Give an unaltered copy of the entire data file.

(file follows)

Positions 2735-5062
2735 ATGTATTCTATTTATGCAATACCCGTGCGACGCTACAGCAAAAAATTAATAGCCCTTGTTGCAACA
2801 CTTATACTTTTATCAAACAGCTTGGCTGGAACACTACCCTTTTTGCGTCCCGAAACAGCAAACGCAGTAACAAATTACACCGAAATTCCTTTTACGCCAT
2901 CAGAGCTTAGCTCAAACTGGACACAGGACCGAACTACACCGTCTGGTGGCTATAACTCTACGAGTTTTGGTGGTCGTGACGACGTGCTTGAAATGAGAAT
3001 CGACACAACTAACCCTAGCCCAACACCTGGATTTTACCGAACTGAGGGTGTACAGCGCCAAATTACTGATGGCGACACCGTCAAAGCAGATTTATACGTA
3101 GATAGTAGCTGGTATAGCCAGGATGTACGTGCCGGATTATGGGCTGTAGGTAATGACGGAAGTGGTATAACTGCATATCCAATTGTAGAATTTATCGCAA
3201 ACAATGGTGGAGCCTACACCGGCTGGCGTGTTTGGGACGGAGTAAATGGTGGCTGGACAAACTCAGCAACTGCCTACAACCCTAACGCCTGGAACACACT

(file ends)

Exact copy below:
Positions 2735-5062
2735 ATGTATTCTATTTATGCAATACCCGTGCGACGCTACAGCAAAAAATTAATAGCCCTTGTTGCAACA
2801 CTTATACTTTTATCAAACAGCTTGGCTGGAACACTACCCTTTTTGCGTCCCGAAACAGCAAACGCAGTAACAAATTACACCGAAATTCCTTTTACGCCAT
2901 CAGAGCTTAGCTCAAACTGGACACAGGACCGAACTACACCGTCTGGTGGCTATAACTCTACGAGTTTTGGTGGTCGTGACGACGTGCTTGAAATGAGAAT
3001 CGACACAACTAACCCTAGCCCAACACCTGGATTTTACCGAACTGAGGGTGTACAGCGCCAAATTACTGATGGCGACACCGTCAAAGCAGATTTATACGTA
3101 GATAGTAGCTGGTATAGCCAGGATGTACGTGCCGGATTATGGGCTGTAGGTAATGACGGAAGTGGTATAACTGCATATCCAATTGTAGAATTTATCGCAA
3201 ACAATGGTGGAGCCTACACCGGCTGGCGTGTTTGGGACGGAGTAAATGGTGGCTGGACAAACTCAGCAACTGCCTACAACCCTAACGCCTGGAACACACT